Writing and Other Afflictions

"If it was easy, everyone would do it." –Jimmy Dugan, "A League of Their Own"

Monthly Archives: March 2007

Review: Time and Again

Time and Again, by Jack Finney
7.5/10, a slow-starting but ultimately engaging time travel tale

Despite logical and scientific testaments to the impossibility of time travel, we continue to be fascinated by the idea that we can see the future and change the past. Wells’s original novel looked forward, not back, the product of a dawning age of science in which people were excited to see where the new technologies being developed would take us. Wells had a famously dystopian take on the new future, which is still tens of thousands of years away in the New York of 1970, where Finney’s Simon “Si” Morley begins his story.

Finney, like most modern time travel stories, looks back rather than forward. In 1970, the Industrial Revolution and Atomic Age in our past and the Information Age just a glimmer in the eye of a young future Senator from Tennessee, the country was mostly obsessed with the recent war in Vietnam. Finney, to his credit, doesn’t spend much time bemoaning the state of the world, but dives right into the introduction to the government project. The beginning is great cloak-and-dagger stuff, as Rube Prien comes to Si with a proposition: participate in a secret government project about which he can’t reveal any details. It’s a credit to Prien (and Finney) that he manages to believably convince Si to join the project.

The project is, of course, time travel. In keeping with the disillusionment with industry, time travel here is not accomplished by stepping into a machine, but is literally all in the time traveler’s head. Of course, it helps to have surroundings that exactly mimic the time and place he’s aiming for, so that he can get into the frame of mind that allows him to travel, but it is the traveler himself who makes the jump simply through hypnotic suggestion, believing he has traveled back to that time.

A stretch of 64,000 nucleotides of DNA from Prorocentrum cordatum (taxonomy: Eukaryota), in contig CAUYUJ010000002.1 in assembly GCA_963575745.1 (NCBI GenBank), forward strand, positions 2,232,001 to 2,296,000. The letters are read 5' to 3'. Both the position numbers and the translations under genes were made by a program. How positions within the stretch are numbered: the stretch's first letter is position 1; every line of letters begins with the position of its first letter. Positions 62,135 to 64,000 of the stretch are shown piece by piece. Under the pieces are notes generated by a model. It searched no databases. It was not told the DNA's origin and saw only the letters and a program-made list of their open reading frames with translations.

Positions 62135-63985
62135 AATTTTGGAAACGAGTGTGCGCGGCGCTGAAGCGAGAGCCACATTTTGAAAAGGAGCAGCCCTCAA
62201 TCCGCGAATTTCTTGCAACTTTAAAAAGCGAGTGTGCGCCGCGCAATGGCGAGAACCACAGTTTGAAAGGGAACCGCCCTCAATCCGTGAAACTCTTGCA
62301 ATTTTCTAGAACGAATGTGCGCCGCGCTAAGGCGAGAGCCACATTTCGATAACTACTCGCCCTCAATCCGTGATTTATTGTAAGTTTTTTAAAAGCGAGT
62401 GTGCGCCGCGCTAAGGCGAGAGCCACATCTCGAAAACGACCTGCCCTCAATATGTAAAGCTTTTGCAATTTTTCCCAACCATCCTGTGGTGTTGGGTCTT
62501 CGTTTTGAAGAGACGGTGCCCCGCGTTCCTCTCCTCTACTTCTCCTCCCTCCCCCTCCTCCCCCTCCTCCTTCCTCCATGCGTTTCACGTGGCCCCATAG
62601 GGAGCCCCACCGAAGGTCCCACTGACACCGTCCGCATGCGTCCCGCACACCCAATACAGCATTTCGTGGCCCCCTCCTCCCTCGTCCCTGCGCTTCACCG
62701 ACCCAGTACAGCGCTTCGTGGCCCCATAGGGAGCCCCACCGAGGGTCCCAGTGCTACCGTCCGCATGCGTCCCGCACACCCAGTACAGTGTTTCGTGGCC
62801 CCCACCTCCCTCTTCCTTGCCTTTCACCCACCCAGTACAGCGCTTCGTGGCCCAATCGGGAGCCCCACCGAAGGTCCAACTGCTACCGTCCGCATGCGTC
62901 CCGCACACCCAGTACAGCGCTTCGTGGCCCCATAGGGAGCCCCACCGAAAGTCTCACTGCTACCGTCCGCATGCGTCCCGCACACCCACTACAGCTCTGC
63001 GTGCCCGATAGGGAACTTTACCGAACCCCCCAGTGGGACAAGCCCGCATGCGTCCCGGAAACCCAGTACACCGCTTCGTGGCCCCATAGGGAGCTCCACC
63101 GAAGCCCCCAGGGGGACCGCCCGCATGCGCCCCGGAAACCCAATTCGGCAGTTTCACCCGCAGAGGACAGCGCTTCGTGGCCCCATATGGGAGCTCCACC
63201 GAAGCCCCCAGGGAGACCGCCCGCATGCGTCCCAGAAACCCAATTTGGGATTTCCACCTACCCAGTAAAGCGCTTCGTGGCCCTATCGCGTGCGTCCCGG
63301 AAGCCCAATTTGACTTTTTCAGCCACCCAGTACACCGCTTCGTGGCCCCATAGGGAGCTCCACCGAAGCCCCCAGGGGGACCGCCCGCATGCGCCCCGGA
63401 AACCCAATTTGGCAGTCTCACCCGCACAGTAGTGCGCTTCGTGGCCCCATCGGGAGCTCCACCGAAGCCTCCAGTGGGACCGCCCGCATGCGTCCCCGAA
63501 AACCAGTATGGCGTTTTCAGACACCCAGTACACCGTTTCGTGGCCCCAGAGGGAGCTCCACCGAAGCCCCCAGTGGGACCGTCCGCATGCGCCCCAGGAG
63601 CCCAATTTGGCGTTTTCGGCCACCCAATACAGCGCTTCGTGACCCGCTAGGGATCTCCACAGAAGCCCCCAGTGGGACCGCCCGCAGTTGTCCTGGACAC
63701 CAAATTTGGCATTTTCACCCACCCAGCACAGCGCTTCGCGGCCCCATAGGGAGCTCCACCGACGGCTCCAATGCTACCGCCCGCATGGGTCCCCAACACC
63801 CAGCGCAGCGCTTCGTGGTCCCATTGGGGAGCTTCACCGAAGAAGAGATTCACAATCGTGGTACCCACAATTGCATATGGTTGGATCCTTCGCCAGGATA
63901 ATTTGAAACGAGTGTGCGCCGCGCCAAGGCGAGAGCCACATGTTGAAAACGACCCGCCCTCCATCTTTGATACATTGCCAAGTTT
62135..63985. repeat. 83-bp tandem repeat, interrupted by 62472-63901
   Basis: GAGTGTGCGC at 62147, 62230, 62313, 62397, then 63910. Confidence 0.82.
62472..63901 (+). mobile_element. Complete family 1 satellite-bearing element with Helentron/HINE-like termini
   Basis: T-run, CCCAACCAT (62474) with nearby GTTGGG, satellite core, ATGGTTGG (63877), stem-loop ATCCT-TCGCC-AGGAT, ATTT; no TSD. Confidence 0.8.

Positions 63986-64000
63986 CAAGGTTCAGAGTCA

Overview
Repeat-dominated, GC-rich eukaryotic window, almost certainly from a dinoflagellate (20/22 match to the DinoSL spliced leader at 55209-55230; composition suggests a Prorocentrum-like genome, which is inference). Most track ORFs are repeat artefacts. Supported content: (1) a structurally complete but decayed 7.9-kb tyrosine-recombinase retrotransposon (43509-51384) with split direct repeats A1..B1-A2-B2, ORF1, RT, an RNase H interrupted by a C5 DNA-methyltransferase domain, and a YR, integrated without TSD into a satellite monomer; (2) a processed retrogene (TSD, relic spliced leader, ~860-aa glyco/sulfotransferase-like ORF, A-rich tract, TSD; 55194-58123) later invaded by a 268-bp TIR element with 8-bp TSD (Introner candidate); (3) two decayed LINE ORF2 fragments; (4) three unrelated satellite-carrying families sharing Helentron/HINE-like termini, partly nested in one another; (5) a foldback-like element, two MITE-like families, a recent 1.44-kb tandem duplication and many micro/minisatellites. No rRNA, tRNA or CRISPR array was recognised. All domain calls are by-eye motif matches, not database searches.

Si goes back to New York in 1882 with the aim of seeing a letter mailed, a letter which eventually led to the suicide of Andrew Carmody, a relative of his current girlfriend Kate. Witnessing the mailing leads to more questions, and Si soon finds himself enmeshed in an 1882-style web of blackmail, corrupt police, and murder.

Not soon enough, though. Finney pays great and meticulous detail to the features of 1882-era New York; indeed, this book would almost have read better as a historical account of that time and place. I suspect that residents of the Big Apple will be more interested in what’s become of Madison Park, or the Ladies’ Mile, than I was. There are a couple great moments where he emphasizes that the real essence of the time lies in its people, and several points where I was surprised at some of the things encountered in old New York.

The real beauty of this book, in fact, is its historical accuracy. I never doubted, in reading about the plots of farmland that Si sees on the island of Manhattan, that they were really there in our own past as well. Even so, there’s only so long I can be enthralled by a walking tour of old New York. When Si goes back again and becomes enamored of a young lady named Julia Charbonneau, I wondered what would become of Kate, but in fact Si gives almost no thought to her until he returns to the present.

The plot does get rolling eventually, and when it does, the book becomes much more engaging. The 1970 plot is looser than the 1882 plot, but even the wrenches thrown in at the end make sense, if only to drive the book to its inevitable conclusion. Ultimately, despite his misadventures in the past, Si comes to love 1882 much more than 1970, and that feeling is the heart of the book. Finney doesn’t gloss over the hardships of the late 19th century, but he does gloss over the benefits of 1970 life, dwelling more (in the short period when he does) on world wars, nuclear weapons, and the horrors of Vietnam.